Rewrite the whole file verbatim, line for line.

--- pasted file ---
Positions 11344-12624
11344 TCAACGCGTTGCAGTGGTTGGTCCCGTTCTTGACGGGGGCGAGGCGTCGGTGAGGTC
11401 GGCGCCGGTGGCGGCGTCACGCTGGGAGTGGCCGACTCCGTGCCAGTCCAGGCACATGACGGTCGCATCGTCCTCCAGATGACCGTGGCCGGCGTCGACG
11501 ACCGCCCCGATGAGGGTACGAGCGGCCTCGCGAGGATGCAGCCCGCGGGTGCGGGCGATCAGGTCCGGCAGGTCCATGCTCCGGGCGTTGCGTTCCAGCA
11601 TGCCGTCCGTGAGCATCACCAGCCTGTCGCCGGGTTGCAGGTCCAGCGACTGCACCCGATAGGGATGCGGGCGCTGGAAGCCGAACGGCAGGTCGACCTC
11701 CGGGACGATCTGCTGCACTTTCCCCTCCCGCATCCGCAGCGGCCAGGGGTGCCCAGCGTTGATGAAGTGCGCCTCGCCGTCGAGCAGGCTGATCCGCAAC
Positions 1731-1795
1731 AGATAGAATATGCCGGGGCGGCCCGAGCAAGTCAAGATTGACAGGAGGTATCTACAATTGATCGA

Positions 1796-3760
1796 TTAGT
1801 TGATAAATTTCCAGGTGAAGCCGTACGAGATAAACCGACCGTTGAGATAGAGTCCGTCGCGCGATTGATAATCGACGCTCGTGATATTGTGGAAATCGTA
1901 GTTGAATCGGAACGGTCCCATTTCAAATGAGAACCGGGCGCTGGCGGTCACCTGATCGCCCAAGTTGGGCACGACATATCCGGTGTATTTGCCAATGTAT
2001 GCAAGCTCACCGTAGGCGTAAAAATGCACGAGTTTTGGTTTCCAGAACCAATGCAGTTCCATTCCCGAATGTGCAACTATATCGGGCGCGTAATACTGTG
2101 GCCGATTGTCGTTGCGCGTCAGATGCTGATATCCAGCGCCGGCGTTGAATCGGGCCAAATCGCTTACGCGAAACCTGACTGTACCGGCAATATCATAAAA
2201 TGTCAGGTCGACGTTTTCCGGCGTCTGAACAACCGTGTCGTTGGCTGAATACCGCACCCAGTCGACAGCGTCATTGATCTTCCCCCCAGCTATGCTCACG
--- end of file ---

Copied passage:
Positions 11344-12624
11344 TCAACGCGTTGCAGTGGTTGGTCCCGTTCTTGACGGGGGCGAGGCGTCGGTGAGGTC
11401 GGCGCCGGTGGCGGCGTCACGCTGGGAGTGGCCGACTCCGTGCCAGTCCAGGCACATGACGGTCGCATCGTCCTCCAGATGACCGTGGCCGGCGTCGACG
11501 ACCGCCCCGATGAGGGTACGAGCGGCCTCGCGAGGATGCAGCCCGCGGGTGCGGGCGATCAGGTCCGGCAGGTCCATGCTCCGGGCGTTGCGTTCCAGCA
11601 TGCCGTCCGTGAGCATCACCAGCCTGTCGCCGGGTTGCAGGTCCAGCGACTGCACCCGATAGGGATGCGGGCGCTGGAAGCCGAACGGCAGGTCGACCTC
11701 CGGGACGATCTGCTGCACTTTCCCCTCCCGCATCCGCAGCGGCCAGGGGTGCCCAGCGTTGATGAAGTGCGCCTCGCCGTCGAGCAGGCTGATCCGCAAC
Positions 1731-1795
1731 AGATAGAATATGCCGGGGCGGCCCGAGCAAGTCAAGATTGACAGGAGGTATCTACAATTGATCGA

Positions 1796-3760
1796 TTAGT
1801 TGATAAATTTCCAGGTGAAGCCGTACGAGATAAACCGACCGTTGAGATAGAGTCCGTCGCGCGATTGATAATCGACGCTCGTGATATTGTGGAAATCGTA
1901 GTTGAATCGGAACGGTCCCATTTCAAATGAGAACCGGGCGCTGGCGGTCACCTGATCGCCCAAGTTGGGCACGACATATCCGGTGTATTTGCCAATGTAT
2001 GCAAGCTCACCGTAGGCGTAAAAATGCACGAGTTTTGGTTTCCAGAACCAATGCAGTTCCATTCCCGAATGTGCAACTATATCGGGCGCGTAATACTGTG
2101 GCCGATTGTCGTTGCGCGTCAGATGCTGATATCCAGCGCCGGCGTTGAATCGGGCCAAATCGCTTACGCGAAACCTGACTGTACCGGCAATATCATAAAA
2201 TGTCAGGTCGACGTTTTCCGGCGTCTGAACAACCGTGTCGTTGGCTGAATACCGCACCCAGTCGACAGCGTCATTGATCTTCCCCCCAGCTATGCTCACG